To view the webinars, click on the links below:
- Leading from a Foundation: What are our leadership principles, and how do they help or hinder our authority and authorship?
- Who and Why We Are: What is our purpose and call, and how do they lead us as we lead others?
- Writing the Next Few Chapters: How do we build on the church’s story to create new chapters for their lives?
Prior to coming to Samaritan Counseling in the fall of 2017, Graham was the senior pastor at Calvin Church for 22 years, where he also had a personal ministry of spiritual direction and clergy coaching. Over the past 20 years, he has traveled throughout the U.S. and Canada leading workshops and conferences on congregational transformation from a spiritual foundation. Before that he was an individual, family and group therapist with experience in drug and alcohol and psychiatric counseling. His years of experience of working with people has taught him, among other things, that good leadership is essential to creating healthy organizations, and healthy organizations always look for good leadership.
“This may seem obvious,” Graham explained. “But among many mainline church pastors, it’s not. Working with a pastor, he said a colleague of his told him that she is not a leader, and that she looks to her session to be the leaders. ‘I’m only here to be the preacher and the teacher.’ I told him that’s someone who’s not going to have a church that’s healthy. Those leaders in the church are not looking for us as pastors to just be teaching elders. They’re looking to us to also lead them. They’re looking for us to cast a vision. They’re looking for us to articulate a vision. They’re looking for us to offer steps on how to move toward that vision.”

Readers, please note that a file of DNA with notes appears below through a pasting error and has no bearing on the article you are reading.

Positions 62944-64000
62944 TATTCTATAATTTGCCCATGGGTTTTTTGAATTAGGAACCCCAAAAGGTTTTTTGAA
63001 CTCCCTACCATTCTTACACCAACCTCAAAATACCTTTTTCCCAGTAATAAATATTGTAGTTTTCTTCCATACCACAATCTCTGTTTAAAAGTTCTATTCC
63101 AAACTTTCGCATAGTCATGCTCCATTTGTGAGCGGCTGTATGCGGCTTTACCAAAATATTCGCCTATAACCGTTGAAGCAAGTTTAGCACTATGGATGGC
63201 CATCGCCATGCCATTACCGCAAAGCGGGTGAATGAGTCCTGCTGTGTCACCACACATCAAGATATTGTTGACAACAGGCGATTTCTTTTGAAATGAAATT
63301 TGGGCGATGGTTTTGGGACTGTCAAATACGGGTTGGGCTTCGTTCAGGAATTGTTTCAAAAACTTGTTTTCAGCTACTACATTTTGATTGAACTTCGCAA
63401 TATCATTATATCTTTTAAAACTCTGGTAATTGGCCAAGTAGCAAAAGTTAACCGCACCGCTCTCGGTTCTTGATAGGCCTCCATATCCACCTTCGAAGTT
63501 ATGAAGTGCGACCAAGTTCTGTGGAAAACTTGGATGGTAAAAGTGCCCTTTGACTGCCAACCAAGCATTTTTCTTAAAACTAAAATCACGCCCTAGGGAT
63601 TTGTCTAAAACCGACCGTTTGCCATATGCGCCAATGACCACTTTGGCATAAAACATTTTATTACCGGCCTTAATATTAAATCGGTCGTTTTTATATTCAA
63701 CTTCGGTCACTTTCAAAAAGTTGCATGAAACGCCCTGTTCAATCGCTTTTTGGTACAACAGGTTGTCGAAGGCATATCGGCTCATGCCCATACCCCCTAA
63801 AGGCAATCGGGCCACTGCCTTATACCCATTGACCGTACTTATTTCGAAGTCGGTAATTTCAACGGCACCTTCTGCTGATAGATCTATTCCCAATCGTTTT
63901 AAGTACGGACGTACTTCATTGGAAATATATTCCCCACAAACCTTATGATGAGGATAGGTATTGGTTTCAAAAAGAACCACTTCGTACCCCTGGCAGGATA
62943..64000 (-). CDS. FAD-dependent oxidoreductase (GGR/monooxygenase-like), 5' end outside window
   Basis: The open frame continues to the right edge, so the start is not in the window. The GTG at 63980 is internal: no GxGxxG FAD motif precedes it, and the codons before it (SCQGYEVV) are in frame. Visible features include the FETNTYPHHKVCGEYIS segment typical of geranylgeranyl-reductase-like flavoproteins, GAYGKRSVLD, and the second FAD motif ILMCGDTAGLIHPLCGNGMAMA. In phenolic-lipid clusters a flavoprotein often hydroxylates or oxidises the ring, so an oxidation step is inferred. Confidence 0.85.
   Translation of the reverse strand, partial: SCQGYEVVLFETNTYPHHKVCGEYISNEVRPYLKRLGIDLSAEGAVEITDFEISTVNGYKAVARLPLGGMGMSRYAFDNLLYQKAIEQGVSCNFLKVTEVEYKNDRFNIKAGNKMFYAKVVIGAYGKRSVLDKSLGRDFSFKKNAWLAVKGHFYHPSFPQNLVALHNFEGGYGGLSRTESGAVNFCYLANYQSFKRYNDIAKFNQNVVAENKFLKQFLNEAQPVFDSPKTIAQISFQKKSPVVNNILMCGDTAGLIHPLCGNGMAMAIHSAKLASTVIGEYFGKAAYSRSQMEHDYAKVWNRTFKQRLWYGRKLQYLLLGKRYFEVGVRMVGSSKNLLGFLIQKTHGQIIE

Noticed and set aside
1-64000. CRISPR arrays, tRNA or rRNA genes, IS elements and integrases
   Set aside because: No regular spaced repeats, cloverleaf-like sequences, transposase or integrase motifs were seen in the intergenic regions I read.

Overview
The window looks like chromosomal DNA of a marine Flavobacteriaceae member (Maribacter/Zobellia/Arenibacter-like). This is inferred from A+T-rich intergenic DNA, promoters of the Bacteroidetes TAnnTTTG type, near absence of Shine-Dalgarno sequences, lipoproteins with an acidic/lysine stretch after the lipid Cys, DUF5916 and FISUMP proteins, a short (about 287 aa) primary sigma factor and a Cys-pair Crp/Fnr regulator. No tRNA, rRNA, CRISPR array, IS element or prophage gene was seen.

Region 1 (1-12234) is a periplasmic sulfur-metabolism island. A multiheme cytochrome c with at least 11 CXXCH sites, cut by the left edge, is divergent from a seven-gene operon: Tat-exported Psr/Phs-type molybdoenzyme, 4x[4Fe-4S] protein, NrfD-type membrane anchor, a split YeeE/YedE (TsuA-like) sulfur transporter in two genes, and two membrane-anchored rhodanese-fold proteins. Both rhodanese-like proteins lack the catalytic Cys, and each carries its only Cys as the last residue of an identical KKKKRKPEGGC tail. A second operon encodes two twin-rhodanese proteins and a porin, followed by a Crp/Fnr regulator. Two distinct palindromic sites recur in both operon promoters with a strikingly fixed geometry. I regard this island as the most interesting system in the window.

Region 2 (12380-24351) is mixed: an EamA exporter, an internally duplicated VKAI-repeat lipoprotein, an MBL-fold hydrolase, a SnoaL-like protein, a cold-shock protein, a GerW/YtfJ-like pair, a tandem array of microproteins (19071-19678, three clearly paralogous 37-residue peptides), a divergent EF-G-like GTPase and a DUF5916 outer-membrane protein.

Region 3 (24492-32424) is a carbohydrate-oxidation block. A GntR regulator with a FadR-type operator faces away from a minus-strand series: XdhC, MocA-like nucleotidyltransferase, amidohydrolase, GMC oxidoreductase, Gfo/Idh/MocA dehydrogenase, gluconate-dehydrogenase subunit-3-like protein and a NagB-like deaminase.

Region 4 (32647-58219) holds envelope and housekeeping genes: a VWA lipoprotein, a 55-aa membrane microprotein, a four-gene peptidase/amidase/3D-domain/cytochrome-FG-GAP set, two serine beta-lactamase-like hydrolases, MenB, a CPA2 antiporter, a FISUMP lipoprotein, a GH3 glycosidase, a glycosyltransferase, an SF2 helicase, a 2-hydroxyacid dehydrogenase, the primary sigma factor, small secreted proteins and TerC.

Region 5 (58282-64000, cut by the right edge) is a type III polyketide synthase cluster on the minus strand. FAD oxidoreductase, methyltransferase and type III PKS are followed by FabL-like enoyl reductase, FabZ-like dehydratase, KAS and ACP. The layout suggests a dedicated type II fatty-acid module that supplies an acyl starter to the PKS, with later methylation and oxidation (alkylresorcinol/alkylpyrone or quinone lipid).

Other fundamental points of leadership that Graham emphasized were:
- Good leaders lead leaders and help them – and train them – to lead others.
- Good leaders create positive relationships that motivate others.
One problem that might be plaguing some churches is that they have fallen away from their original purpose, and this can be a critical error, Graham said.
“God has created every single one of us with a purpose, and our purpose is to live out our purpose in life,” he said. “It’s extremely difficult to know what our purpose is. There’s only one way to figure out what our purpose is, and that one way is to listen to what God’s call is for us. When we listen for God’s call and follow God’s call, it makes us more aware of our purpose.”
Referencing the words of author Robert McKee, Graham emphasized the importance of storytelling, saying that “Story is a metaphor for life.” He added that pastoral leaders should become the primary storytellers of a church’s ongoing story.
“When you tell stories, you transform people,” Graham said. “Pastoral leaders, when they come to a church, they become the primary storytellers of a church’s ongoing story. You are the one who tells them who they are by the stories you tell about the church. If you latch on to the stories of how caring and compassionate they are, they will grow their caring and compassion.
“Pastors are like new authors of an old story.”
And that story, Graham said, is simply waiting to be told. Again.